Get Out There teams up with ultrarunner Maggie Guterl
New ambassador to provide inside look at elite ultrarunning as well as her new passion for fastpacking and more
We are happy to introduce Get Out There’s latest ambassador — ultrarunner Maggie Guterl.
Guterl has been doing all kinds of interesting adventures around her home in Colorado, including her latest foray — fastpacking. But, she will also soon be getting ready to return to racing, at least in a small way, when the Big Dog Backyard Ultra returns next month.
Big’s has become one of the biggest races on the ultra calendar, thanks in part to its illustrious founder Lazarus Lake, who has another pretty well-known race as well in the Barkley Marathons. The race takes place on Lake’s property in Bell Buckle, Tennessee. Runners must complete a 4.16667-mile loop every hour until there is just one hardy competitor standing. In 2019, that competitor was Guterl.
“I was thinking this is going to go for at least 400 miles so just keep doing what you are doing,” is the answer offered by American ultra trail runner Maggie Guterl when asked what she was thinking about at the tail end of last year’s Big Dog Backyard Ultra.
She didn’t quite go that far, but she did log 250 miles to become the first woman to win the race. It was the highlight of her career… so far.
“It felt like a culmination of everything I have learned in ultra running (and life),” she says.
She plans on returning to defend her title at this year’s race scheduled for Oct. 17. although Bigs looks different this year as only 12-15 competitors will be in Tennessee at the official race site while others will taking part in satellite races around the world.
“It will be my only race this year,” she says. “I just love the format and it will be nice to see some friends (even if it's only 12-15 of us) and see if we can't get to that 300 or even 400 miles mark. I have a good feeling about this year.”
Guterl grew up in Philadelphia, PA. Although she says she ran in grade school, the runner they call “Maggatron” was not involved in sports at all in high school and college.
She didn’t get back into running until she went for a jog with her college friend Leah to the Brooklyn Bridge and back (she went to school in Brooklyn). “I also would jump on a treadmill from time to time,” she says. “But other than that I didn't start running until 2007 and then it was off and on until 2009 when I finally got serious and ran my first marathon that November.”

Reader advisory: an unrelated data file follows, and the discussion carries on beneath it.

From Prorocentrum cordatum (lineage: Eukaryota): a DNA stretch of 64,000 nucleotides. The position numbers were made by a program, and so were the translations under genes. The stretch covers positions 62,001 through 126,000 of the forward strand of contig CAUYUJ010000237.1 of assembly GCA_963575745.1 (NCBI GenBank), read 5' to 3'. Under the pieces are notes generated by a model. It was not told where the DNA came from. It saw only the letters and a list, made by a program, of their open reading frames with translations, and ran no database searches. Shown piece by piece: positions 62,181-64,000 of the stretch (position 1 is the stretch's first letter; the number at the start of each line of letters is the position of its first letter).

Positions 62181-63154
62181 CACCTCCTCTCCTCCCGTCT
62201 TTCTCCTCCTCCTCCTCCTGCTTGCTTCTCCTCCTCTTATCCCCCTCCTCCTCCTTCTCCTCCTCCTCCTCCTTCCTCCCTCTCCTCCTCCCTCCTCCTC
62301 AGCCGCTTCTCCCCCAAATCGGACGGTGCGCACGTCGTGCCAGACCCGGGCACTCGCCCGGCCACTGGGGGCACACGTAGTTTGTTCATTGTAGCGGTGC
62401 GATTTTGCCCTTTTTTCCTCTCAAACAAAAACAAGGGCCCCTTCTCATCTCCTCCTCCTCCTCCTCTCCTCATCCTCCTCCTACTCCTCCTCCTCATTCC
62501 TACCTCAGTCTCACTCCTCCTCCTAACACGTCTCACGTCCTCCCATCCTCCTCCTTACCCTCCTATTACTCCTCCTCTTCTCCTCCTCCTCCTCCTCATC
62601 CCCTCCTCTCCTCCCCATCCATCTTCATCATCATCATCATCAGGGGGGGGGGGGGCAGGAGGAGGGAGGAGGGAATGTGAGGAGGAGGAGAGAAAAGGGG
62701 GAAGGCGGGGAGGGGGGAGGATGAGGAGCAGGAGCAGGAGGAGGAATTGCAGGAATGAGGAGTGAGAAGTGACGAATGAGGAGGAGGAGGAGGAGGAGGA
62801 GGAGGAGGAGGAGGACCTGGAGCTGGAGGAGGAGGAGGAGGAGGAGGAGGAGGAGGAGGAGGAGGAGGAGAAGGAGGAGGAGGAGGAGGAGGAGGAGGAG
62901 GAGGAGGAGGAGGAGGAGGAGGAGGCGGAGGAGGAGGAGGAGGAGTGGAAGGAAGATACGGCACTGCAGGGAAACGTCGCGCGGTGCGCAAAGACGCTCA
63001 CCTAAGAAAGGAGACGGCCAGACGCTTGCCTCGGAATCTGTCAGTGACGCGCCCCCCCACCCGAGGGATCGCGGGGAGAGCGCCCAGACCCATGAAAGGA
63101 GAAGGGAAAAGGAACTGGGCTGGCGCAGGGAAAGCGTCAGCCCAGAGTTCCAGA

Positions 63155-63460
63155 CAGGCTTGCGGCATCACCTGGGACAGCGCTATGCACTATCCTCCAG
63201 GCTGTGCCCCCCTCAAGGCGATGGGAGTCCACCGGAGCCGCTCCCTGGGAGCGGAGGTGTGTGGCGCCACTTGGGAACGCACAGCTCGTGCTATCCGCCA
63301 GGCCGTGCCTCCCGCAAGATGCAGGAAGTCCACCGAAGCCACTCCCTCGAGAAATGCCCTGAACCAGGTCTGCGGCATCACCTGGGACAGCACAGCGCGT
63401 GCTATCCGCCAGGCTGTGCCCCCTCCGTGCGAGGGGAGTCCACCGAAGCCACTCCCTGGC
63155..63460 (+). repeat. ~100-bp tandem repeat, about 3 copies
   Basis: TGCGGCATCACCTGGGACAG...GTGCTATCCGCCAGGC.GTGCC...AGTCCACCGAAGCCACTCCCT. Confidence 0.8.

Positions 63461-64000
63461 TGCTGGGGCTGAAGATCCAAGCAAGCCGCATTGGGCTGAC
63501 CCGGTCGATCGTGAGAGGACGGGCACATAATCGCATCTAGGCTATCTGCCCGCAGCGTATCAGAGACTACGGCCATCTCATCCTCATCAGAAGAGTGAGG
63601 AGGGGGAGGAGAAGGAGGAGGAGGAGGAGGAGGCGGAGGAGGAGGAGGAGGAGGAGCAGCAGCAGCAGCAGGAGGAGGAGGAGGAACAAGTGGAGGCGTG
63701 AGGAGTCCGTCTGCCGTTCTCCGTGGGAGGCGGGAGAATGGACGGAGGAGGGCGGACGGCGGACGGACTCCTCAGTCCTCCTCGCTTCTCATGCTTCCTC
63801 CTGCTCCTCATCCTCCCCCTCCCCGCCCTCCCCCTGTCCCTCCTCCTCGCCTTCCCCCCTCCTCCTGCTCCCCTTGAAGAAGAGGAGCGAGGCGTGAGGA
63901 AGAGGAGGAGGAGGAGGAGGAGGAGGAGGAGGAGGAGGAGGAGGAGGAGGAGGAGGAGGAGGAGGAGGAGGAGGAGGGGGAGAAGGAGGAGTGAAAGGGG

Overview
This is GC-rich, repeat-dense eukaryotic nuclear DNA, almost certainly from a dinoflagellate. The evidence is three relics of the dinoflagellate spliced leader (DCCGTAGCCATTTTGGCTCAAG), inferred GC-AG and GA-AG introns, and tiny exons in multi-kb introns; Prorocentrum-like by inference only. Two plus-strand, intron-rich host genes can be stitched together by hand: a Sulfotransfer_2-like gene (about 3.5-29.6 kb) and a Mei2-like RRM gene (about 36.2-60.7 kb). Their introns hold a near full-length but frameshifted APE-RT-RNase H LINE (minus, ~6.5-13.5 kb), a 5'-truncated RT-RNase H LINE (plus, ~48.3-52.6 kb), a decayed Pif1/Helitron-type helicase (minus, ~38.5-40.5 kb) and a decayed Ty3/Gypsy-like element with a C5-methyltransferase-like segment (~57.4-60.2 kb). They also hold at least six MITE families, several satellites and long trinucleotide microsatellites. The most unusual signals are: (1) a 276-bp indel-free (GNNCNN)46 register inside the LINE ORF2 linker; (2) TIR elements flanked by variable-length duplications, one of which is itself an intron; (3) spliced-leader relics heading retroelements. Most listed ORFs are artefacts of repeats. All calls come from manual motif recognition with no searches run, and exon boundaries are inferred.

A couple of years later it was time for her first ultra. But why?
“Not sure I signed up because I thought it was a good idea,” she explains. “But for the past two years, I would see people running in these loops in the evening and again when I went back out in the morning. They looked miserable and I was intrigued to see what it was all about.”
She signed up for an ultra when she was back in Philadelphia.
“It was a 24-hour race held on an 8.5-mile city loop us locals called the Kelly Drive Loop and it was in the middle of July. Not a great set up for success,” she says. “Philly can be sweltering in July. But it was a fun race and a good vibe.”
Now she’s a veteran of the ultrarunning scene and one of the top competitors in North America. Looking down her list of races and finishes and one can’t help but be impressed.
In 2014 she made the US 24-hour Team and competed at the world championships in Turin, Italy where she finished fourth after running 146 miles and her team won gold.
And in 2016, she had a mammoth year.
“I made a goal to go for a Golden Ticket to earn my entry to Western States. I ran the Georgia Death Race and got second and in June ran Western States. I had a steady race and got eighth place female there. My dream of top 10 was achieved,” she says. “Then to finish off the year in December I ran Brazos Bend 100 for the second time trying to get a sub-15 hour. I was also shooting for the American Traill Record (an unofficial record) at the time that still stands (14:22). I didn't quite get that but ran a 14:47 and finished with literally nothing left in the tank.”
She relocated to Durango, Colorado in 2019 for her work with Tailwind Nutrition where she is the athlete and events manager. She lives with her partner and her dogs.
“I love Durango but do miss my PA trails like a hill we call “Leg Destroyer,” she says. “But here in Durango, during the summer there are endless options with breathtaking scenery.”
That was one of the reasons she decided to take up fast-packing, which is a combination of long-distance trail running, hiking and light backpacking enabling participants to leave crowds far behind and extend trips well into wilderness areas.
“There is a lot of stuff here in Colorado that is too much for a day hike/run so stopping overnight is necessary to get really out there and explore,” Guterl explains. “And I love the freedom of having everything you need on your back and being able to wander.”
Guterl just got back from an outing where she reached nine summits!
“There is no shortage of mountains and wilderness here,” she says. “But there are certainly other areas that are remote I would love to check out like the Sierras and places in Wyoming.”
But she is also slowly moving back into running mode, with Bigs on the horizon, even though events currently still have social distancing in place, if they are happening at all.
“The ones that are happening now seem to have some sort of social distancing in place. But for now, I am really enjoying the freedom to explore my backyard,” Guterl says. “Although I do have to focus and get some road running in now that Bigs is on. The weekends are still for spending tons of time on my feet even if it's not moving really fast. The scenery is too beautiful to move too fast.”
With Get Out There, Guterl will give some insight on her new pursuit of fastpacking in addition to providing readers with an inside look at elite level ultrarunning.